It’s leap year and soon it will be spring! Take the extra day and the approach of spring to build your own atlatl and dart set. Thunderbird Atlatl has a variety of kits to choose from. In a few hours, you will have an atlatl and dart set made with your own hands. Check out our instructional videos on You Tube.
The photos from a workshop using Thunderbird Atlatl kits. The workshop took place at Mounds State Park in Anderson, Indiana. Interpretive Naturalist Kelley Morgan led the program. Thanks to Kelley for providing the photos.
And now for something completely different!
Bob Berg demonstrates how to make a simple tent (with a door and a floor) with just one tarp, one piece of rope, one pole, and four stakes. Total cost: About $15. Total time: 5-10 minutes. Save time and money the next time you go camping!
-Hammer or a rock to pound in the stakes
*NOTE: The tarp’s dimensions must be a ratio of 4:3. If you would like to build a bigger or smaller tent, just scale all the dimensions appropriately. (eg: 15′ x 20′ tarp, with a 10′ pole and a 12-15′ rope).*
What’s the purpose of an atlatl weight? Here’s a video of Bob Berg discussing his theory on why atlatl weights (boat stones) are a counterbalance for heavy darts. Bob doesn’t believe that weights are for adding more “power” or “speed” to your atlatl throw, as many have theorized, but actually to make holding a loaded dart more comfortable and balanced while hunting. Bob also explains why bannerstones are not atlatl weights.
The conical copper points that are found in the Great Lakes area of the United States were originally produced by people from The Old Copper Culture. The copper “culture” began as early as 7000 years ago by some estimates so it is likely to have embraced many cultures over dozens of centuries. The conical copper point was used for the entire time so it must have been a very successful design. Not only are they a good design but the color of the copper is beautiful.
My experiments using this style of copper point have proven to me that they are also a very successful modern atlatl dart point design as well. An interesting quality of copper is that it work hardens. As you create the point it makes it very hard and resistant to damage. The tips of copper points will often bend but it is very easy to straighten them out even while you are afield using a couple of rocks; one as a hammer and the other as an anvil.
I have experimented with natural copper nuggets several times but it is rare and expensive to get so I use modern copper sheets to produce the conical copper points I make. The thickness of the copper I start with is usually 1/16” or thicker. I start by cutting triangles of copper with a tin snip that are about 2 ½” long by the diameter of the dart times three and one half. The next step is to hammer the three edges so they taper down to almost paper thinness. The reason for this is that in forming the cone the two sides need to overlap. I use a ball peen hammer and an anvil. In addition to these tools I use a mandrill and a wooden block with a half cone shape carved out that matches the mandrill shape.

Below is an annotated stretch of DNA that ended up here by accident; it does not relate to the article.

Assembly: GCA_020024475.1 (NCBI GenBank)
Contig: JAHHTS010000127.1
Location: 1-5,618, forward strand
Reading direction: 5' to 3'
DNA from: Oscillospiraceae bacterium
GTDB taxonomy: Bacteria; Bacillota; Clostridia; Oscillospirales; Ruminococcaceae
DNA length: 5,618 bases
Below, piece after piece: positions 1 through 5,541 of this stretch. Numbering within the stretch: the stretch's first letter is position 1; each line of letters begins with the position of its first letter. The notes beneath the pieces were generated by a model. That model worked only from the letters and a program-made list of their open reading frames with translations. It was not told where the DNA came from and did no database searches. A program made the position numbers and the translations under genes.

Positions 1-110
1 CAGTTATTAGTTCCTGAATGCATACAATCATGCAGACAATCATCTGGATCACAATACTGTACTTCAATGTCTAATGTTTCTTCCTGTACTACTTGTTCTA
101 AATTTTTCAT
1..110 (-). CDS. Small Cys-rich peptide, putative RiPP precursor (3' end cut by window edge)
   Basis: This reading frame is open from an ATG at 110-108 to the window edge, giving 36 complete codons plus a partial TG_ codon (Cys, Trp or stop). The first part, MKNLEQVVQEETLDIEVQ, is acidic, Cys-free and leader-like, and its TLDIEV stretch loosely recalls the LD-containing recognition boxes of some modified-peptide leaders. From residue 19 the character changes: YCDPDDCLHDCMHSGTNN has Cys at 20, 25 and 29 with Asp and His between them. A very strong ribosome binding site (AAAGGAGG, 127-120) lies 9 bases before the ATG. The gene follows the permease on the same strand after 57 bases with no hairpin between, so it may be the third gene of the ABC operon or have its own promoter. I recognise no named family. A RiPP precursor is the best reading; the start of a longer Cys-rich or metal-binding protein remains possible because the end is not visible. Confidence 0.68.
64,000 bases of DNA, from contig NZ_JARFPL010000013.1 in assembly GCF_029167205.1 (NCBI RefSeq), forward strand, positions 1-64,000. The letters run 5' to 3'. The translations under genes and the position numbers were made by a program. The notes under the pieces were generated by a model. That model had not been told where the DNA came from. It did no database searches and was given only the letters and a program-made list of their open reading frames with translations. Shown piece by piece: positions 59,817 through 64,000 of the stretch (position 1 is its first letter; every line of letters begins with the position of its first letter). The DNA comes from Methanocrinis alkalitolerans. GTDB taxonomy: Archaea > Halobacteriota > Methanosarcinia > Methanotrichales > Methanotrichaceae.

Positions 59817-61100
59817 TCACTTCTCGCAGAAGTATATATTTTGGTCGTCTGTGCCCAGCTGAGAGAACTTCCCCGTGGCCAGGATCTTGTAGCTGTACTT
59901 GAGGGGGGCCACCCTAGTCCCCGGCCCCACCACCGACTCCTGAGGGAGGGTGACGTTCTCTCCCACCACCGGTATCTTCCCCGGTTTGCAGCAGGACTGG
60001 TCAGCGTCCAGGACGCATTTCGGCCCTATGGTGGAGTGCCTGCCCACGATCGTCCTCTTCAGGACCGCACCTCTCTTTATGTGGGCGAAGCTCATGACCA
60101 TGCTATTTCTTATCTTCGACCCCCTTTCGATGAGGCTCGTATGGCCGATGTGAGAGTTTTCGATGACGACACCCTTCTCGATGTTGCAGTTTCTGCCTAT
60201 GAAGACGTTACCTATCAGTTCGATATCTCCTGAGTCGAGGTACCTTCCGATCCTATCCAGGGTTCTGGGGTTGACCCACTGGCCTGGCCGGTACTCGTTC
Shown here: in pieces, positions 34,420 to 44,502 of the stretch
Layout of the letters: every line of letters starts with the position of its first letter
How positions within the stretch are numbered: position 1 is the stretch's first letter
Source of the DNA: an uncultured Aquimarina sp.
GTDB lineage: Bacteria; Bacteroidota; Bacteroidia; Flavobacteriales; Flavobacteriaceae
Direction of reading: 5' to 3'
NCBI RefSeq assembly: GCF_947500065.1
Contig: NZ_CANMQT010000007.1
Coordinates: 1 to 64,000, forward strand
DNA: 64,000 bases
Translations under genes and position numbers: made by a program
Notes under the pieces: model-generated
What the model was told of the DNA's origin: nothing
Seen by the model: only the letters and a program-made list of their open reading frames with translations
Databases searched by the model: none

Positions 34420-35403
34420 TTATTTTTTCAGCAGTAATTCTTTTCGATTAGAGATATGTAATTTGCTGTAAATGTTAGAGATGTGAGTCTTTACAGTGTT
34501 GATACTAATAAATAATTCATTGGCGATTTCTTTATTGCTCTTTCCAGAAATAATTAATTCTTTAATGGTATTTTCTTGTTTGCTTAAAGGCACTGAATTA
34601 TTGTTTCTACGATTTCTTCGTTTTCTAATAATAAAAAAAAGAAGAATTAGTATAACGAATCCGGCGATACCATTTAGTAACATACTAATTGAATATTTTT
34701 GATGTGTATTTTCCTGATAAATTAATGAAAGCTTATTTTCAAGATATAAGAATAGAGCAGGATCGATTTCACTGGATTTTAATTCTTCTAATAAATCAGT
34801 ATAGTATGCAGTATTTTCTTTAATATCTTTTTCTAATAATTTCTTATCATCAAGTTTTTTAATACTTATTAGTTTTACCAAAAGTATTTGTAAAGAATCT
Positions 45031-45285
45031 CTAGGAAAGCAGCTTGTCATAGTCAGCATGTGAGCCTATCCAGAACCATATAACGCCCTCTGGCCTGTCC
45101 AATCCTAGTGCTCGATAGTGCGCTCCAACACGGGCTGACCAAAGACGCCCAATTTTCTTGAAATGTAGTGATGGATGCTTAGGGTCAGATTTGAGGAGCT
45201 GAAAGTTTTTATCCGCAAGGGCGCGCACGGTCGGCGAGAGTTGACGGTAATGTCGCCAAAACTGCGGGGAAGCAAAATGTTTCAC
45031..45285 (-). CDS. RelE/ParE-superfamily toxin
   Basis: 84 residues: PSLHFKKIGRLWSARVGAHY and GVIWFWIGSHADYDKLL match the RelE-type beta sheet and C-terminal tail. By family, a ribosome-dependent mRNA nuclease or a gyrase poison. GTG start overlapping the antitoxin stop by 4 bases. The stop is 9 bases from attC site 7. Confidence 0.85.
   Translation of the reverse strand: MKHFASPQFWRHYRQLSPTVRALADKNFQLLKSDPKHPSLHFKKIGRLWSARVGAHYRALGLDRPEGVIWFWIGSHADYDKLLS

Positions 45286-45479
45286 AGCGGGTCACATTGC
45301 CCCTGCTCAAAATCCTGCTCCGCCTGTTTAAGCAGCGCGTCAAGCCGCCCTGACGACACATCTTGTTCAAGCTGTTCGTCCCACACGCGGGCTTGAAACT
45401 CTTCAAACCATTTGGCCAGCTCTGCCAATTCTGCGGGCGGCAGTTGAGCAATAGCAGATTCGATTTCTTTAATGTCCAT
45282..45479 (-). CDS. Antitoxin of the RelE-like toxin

After hammering out the edges I anneal the copper in a fire or in the flame of a torch. I then use the mandrill and wood block to begin rolling the cone, and then finish it by hammering the cone around the mandrill. The ancient Old Copper Culture People used mandrills hammered from copper. I use iron mandrills that I make on my metal lathe. I have also used temporary mandrills made of hardwood like Osage or Hard Maple.
Conical points have an added advantage in that they have a very large glue surface area which means that you can use traditional pine resin glue to fasten them onto your dart shaft.
I have had a few darts last several years without the copper points coming off. When copper points are new the tips are so pointy that they will penetrate as well as stone points or broadheads and it is very likely that people of the Old Copper Culture used conical copper points for hunting and fishing.
By Bob Berg
Okay atlatlists, spring is just around the corner! It’s time to get that equipment out and get ready to go to some atlatl events or just have some fun on your own!
Check your darts and get them ready. You can easily “fluff” out the feathers on your darts by holding them over a steaming kettle of water. It’s amazing how this simple procedure will put new life into your dart fletchings! Hold the dart over the steam and gently preen the feathers into shape.
Straightening your wood darts you have purchased from Thunderbird Atlatl, can be accomplished by gently bending the dart in the direction you wish to straighten it. For a more permanent fix or for a stubborn bend, apply heat to the dart with a flame such as a propane torch or kitchen range making it easier to bend the dart in the direction you want. After it cools the dart “sets” and will usually remain straight. If you have any questions, just give us a call at 800-836-4520 and we will be happy to help you!
FREE Atlatl Fever DVD with $200 or more in merchandise orders! Order $200 or more (not including shipping) of atlatl merchandise and we will send you a free copy of our Atlatl Fever DVD through midnight March 20 (Pacific Standard Time)
Here are a few photos of Bob Berg’s workshop in Micanopy, Florida with the Florida Outdoors Ministry program. Thanks to Frank Williams for hosting.